Depending on the type of accident, the at-fault driver may also have to pay if your vehicle requires towing, if you’ve hired a rental car as a replacement vehicle while yours is out of action and for any damage to personal property.

Can I claim my car’s damage on the at-fault driver’s insurance?

You cannot claim through another driver’s insurance company; the at-fault motorist would be required to lodge a car insurance claim through their insurance to begin the process of compensation for the loss or damages to your vehicle and property. You are legally entitled to be compensated for your losses and expenses as caused by the at-fault driver, so this would typically be handled through the at-fault driver’s insurance policy.

Do not-at-fault accidents affect insurance if I take out a policy afterwards?

Yes, your insurance is likely to be affected by your past accidents (whether at fault or not). Your accident history will carry through when taking out a new car insurance policy, as your driving history will always be of interest when insurers are assessing your risk as a driver.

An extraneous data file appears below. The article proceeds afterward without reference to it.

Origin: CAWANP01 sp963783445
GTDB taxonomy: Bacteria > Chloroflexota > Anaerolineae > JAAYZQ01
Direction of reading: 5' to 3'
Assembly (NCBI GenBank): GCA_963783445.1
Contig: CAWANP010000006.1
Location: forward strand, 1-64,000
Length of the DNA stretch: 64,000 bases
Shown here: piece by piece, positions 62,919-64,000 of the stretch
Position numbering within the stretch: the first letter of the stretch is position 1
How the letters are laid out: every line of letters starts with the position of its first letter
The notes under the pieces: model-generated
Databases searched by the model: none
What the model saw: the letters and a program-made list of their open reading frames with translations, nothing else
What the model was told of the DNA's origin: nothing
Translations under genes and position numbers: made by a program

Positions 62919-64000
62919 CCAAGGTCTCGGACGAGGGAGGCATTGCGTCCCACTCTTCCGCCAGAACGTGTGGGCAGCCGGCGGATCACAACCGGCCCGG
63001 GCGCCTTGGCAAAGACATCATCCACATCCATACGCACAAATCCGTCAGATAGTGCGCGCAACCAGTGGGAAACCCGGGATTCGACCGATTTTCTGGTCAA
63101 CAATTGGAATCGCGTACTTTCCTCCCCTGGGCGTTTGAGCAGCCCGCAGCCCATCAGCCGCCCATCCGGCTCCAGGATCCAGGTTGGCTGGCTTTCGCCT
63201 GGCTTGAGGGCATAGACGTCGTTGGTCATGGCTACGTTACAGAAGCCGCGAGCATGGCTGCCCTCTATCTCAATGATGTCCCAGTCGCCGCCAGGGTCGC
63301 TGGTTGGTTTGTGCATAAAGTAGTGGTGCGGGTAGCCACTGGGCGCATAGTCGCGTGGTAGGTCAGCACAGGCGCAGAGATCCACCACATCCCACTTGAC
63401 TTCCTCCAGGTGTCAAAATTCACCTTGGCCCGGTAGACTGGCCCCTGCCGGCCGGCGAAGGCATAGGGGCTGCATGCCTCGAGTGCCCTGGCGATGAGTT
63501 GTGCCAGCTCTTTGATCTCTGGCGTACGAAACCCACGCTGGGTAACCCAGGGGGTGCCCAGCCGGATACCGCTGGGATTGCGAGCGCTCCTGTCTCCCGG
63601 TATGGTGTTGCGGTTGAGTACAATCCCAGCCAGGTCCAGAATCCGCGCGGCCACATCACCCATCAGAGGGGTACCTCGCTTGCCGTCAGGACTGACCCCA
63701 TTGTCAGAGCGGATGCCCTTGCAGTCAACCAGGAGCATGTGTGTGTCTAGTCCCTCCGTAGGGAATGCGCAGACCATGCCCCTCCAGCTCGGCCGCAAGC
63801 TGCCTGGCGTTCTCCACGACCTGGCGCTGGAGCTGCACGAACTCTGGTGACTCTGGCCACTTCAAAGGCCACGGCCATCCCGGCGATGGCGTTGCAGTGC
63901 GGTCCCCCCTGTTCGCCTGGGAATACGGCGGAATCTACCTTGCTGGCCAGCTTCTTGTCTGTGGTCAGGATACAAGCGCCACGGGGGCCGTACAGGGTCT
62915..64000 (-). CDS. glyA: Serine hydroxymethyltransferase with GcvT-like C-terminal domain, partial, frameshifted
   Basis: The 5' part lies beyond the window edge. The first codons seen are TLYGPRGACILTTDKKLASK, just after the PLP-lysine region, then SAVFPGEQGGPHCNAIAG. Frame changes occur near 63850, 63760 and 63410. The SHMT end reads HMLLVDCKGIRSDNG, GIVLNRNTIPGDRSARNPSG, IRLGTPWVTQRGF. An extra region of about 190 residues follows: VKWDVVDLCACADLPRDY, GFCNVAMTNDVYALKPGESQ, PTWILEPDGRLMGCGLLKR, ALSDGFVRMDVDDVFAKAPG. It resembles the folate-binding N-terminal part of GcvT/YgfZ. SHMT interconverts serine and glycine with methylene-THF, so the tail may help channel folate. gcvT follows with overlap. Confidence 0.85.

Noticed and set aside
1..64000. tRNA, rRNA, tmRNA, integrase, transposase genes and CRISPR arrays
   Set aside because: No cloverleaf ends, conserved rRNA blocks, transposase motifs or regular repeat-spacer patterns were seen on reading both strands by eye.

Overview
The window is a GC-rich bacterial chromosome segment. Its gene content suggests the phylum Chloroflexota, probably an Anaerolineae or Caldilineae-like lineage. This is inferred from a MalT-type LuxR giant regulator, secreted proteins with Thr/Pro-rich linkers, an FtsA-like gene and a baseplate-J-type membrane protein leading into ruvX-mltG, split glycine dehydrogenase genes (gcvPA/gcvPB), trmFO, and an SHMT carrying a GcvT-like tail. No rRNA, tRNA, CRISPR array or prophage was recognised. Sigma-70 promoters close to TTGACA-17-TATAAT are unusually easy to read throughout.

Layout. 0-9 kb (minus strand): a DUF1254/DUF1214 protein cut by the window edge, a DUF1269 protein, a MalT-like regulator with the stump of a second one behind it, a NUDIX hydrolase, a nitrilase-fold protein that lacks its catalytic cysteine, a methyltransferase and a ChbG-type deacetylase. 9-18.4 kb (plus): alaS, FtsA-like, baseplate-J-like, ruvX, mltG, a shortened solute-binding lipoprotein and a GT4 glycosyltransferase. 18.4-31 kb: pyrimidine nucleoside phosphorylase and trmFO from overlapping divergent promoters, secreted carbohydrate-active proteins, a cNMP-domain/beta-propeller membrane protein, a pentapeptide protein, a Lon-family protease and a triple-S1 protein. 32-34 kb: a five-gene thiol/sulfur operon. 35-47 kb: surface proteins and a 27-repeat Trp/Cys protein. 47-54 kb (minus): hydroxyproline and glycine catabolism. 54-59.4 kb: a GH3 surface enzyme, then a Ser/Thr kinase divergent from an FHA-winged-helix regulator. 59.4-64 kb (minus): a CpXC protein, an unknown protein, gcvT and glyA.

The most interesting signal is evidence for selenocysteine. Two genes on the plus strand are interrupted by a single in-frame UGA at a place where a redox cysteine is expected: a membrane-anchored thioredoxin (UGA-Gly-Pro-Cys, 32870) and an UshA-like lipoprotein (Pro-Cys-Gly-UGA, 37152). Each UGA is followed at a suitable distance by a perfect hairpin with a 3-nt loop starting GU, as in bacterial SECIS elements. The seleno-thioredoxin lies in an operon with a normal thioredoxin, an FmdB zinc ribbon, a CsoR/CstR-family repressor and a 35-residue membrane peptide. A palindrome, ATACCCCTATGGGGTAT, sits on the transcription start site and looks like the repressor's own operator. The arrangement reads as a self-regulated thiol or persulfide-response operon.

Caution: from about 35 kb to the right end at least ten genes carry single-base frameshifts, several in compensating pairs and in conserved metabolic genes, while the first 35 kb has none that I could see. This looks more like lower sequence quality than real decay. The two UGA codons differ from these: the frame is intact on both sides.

It’s, therefore, imperative that you are honest and upfront with your insurance provider when taking out a new policy or updating one, and a previous car accident is something you may need to mention to your insurer. You also can’t make a car insurance claim for any damage or incidents that happened before you took out the policy.

If the at-fault driver pays anyway, why do I need insurance?

Generally, the most fundamental reason for purchasing car insurance is to cover you in the event that you are the at-fault driver and cause damage to another person’s vehicle or property. As you would be liable for loss and damages to the other party, it’s a good idea to at least have a third-party insurance policy in place to cover your liability for damage costs.

While at-fault drivers are required to pay if they cause damage in an accident, this process doesn’t always run smoothly. For example, the at-fault drivers themselves may not be insured and unable to pay for the damage they’ve caused.

You’ll also be forced to deal with the at-fault party’s insurance company if that’s the route they choose and may have little say in how the repairs proceed. There is also the possibility that you could be left out-of-pocket if it’s determined you were at fault.